· During the question and answer period, Professor Adjoa Aiyetoro of the UALR Bowen Law School asked Chief Buckner whether Little Rock police officers undergo training in implicit bias. Chief Buckner replied that police officers receive “diversity training” and that some officers are defensive about it.

· Chief Buckner criticized Little Rock residents for supporting protest efforts in Ferguson, Missouri about the slaying of eighteen year-old (and unarmed) Michael Brown by Officer Darren Wilson of the Ferguson, Missouri Police Department. Chief Buckner questioned why Little Rock residents would be upset about the Michael Brown shooting when black residents are victims of homicide from persons who aren’t police officers in Little Rock.

The Little Rock Civil Service Commission reviews complaints and grievances involving Little Rock police officers (and personnel in the Fire Department) to decide whether to impose discipline different from any discipline imposed by the police (or fire) department. The Commission does not permit persons who complain about use of force by police officers to present evidence. A complainant may not call witnesses. The Civil Service Commission is, plainly, not an independent review forum. It is telling that Chief Buckner claims that it is. 

There is a fundamental and recognized difference between diversity training (what Chief Buckner also described as “sensitivity training”) and training on implicit bias. Decades of social science research shows that people unconsciously engage in biased thinking that affects their behavior. 

Of special importance for people in law enforcement in cross-cultural encounters is the research surrounding hostile attribution bias, meaning a tendency to attribute the ambiguous activity of others as hostile rather than harmless. A number of experiments have been conducted with both undergraduate volunteers and police officers playing a computer game. The volunteers must choose whether to shoot or not to shoot a target who may be white or black, on the basis of whether or not they are armed. Consistently, participants made slower and less accurate decisions on whether to shoot an unarmed black target than an unarmed white target. They were quicker and more likely to correctly decide to shoot an armed black target than an armed white target.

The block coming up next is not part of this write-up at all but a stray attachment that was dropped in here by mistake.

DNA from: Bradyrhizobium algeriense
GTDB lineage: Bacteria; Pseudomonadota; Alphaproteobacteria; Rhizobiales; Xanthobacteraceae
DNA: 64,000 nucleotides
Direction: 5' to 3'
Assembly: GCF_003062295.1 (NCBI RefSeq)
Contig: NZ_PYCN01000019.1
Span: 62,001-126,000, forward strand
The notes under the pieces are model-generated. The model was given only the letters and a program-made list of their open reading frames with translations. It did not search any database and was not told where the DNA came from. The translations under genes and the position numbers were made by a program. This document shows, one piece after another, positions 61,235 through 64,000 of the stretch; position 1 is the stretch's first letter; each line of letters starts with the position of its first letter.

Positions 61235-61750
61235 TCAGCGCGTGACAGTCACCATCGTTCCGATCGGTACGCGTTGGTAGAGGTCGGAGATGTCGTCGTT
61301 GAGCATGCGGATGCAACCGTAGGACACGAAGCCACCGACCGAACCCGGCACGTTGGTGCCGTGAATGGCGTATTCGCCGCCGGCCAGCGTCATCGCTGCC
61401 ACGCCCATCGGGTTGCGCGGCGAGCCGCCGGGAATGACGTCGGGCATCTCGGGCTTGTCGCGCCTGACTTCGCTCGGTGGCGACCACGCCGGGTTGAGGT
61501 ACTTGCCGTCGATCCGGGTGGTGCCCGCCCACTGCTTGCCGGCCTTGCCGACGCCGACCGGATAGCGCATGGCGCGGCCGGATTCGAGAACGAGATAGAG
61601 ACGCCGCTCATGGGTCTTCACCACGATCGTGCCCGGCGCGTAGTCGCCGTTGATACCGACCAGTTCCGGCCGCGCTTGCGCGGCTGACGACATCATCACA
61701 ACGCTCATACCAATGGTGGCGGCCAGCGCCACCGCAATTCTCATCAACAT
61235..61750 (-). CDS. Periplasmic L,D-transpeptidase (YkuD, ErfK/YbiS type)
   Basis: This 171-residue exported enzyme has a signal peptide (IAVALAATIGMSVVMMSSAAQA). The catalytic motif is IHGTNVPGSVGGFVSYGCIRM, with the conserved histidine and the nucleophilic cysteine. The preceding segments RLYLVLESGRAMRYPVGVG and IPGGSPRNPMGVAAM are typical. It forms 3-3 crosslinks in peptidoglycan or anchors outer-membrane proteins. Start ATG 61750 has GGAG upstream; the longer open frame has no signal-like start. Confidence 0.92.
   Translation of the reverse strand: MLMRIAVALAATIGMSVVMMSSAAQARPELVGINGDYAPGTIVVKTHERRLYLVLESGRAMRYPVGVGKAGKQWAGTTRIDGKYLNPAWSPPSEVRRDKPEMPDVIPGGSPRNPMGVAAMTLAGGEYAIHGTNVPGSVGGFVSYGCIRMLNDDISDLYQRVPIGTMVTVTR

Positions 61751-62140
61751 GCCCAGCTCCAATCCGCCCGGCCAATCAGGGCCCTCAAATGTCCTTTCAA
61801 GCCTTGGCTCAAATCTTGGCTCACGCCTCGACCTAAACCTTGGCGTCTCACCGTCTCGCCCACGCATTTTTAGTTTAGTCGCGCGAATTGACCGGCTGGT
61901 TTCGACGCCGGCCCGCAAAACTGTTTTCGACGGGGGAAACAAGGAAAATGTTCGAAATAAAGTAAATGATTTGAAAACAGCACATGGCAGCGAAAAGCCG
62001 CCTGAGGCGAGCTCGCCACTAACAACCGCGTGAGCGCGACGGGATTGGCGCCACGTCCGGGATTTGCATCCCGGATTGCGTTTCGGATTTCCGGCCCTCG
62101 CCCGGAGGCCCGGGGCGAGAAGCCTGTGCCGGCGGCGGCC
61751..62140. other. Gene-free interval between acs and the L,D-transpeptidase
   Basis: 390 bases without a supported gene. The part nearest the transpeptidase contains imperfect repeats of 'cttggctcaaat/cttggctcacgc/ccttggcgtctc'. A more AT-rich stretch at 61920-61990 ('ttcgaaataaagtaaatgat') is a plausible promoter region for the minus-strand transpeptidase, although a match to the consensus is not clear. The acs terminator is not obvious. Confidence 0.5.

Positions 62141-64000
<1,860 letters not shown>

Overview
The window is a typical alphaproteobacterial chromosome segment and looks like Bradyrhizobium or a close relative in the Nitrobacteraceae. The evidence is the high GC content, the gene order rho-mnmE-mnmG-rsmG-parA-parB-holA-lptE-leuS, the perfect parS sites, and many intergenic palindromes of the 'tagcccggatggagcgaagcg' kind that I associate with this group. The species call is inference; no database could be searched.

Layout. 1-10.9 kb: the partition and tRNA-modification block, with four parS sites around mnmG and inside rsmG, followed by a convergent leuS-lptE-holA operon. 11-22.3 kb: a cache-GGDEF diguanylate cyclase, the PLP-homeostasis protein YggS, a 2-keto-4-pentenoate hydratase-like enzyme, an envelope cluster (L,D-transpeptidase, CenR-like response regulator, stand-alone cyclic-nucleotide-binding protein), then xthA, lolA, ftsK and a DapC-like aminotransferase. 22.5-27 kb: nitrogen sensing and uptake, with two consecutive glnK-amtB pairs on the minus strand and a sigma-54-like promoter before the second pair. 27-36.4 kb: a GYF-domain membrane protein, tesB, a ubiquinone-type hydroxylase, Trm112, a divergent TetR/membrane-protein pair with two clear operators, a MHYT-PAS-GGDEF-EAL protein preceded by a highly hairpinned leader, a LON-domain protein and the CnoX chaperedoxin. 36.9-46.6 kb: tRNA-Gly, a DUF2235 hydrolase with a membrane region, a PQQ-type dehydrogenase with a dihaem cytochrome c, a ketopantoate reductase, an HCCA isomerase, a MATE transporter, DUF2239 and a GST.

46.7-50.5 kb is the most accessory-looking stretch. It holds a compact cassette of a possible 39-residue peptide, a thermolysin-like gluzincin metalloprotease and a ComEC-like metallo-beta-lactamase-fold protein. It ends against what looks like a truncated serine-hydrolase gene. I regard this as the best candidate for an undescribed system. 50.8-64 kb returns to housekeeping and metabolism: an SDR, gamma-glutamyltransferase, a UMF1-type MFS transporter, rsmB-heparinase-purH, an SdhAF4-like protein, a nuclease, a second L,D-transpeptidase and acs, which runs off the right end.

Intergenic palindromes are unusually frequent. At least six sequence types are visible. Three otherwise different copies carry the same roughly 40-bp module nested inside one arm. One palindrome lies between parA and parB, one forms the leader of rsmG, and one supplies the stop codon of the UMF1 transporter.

If Chief Buckner doesn’t know about implicit bias he could and should have said so. Instead, his remarks exposed a pompous ignorance. 

My wife and I know the parents of one of the homicide victims Chief Buckner named when he criticized local efforts to protest the killing of Michael Brown. We still grieve the murder of their only child. Chief Buckner had no right or reason to suggest that any person present Thursday night prevented Little Rock police from identifying and arresting anyone responsible for killing our friends’ son or any of the other homicide victims he named. 

Michael Brown’s killer, Darren Wilson, is a police officer. Wilson was concealed by the police for more than a week. The St. Louis County prosecutor refused to charge Wilson with committing homicide. Chief Buckner’s criticism about local support for protests about the killing of Michael Brown is outrageous because Little Rock police have also been criticized for killing people without just cause. 

The big difference between being pompous and being professional is the difference between holding a title and being trusted. Sadly, Chief Buckner doesn’t appear to understand that difference.    



City Police Chief Says Technology "Exposes Corruption" In Nation's Police Departments

City Police Chief Says Technology "Exposes Corruption" In Nation's Police Departments


This corrupt piece of shit (Little Rock Police Chief Kenton Tremar Buckner) REALLY has his nerve. 

Listen to this bullshit audio interview, then check out this link of what he REALLY thinks when Kenton believes that it's just him and the Corrupt Crony Club that Kenton Buckner blindly serves. 

Kenton Tremar Buckner is piece of corrupt shit whose word is just as shitty as his professionalism, a Step-n-Fetch-It whip-holdin' Bo-Bo. 

Rumor is, Kenton Tremar Buckner looking for a new job now that he's been exposed as a CORRUPT piece of shit dirty cop covering for criminal cops in the most extreme of degrees.

Move on Kenton, you dirty sneaky crony bastard. Let a cop with some sense takeover from here. 

Little Rock's Police Chief is reaching his second anniversary on the job.
With crime rates at their lowest in decades and use of force incidents dropping in the city, Kenton Buckner explains his views on policing, race, use of force, and his goals for Little Rock.
Chief Kenton Buckner: I believe that technology has caught up with some of our misdeeds; technology has exposed some of the corruption in law enforcement. You know, there are folks, citizens, or even chiefs… people in this profession who are acting as if some of the acts that we have recently been exposed to are new. We must be reminded that Rodney King occurred in 1993. Black and brown communities have been complaining about this treatment for decades… the iPhone and iPads have just caught up with these complaints. So I think that first we have to walk to the podium and accept responsibility for some of the harm that we’ve caused our communities.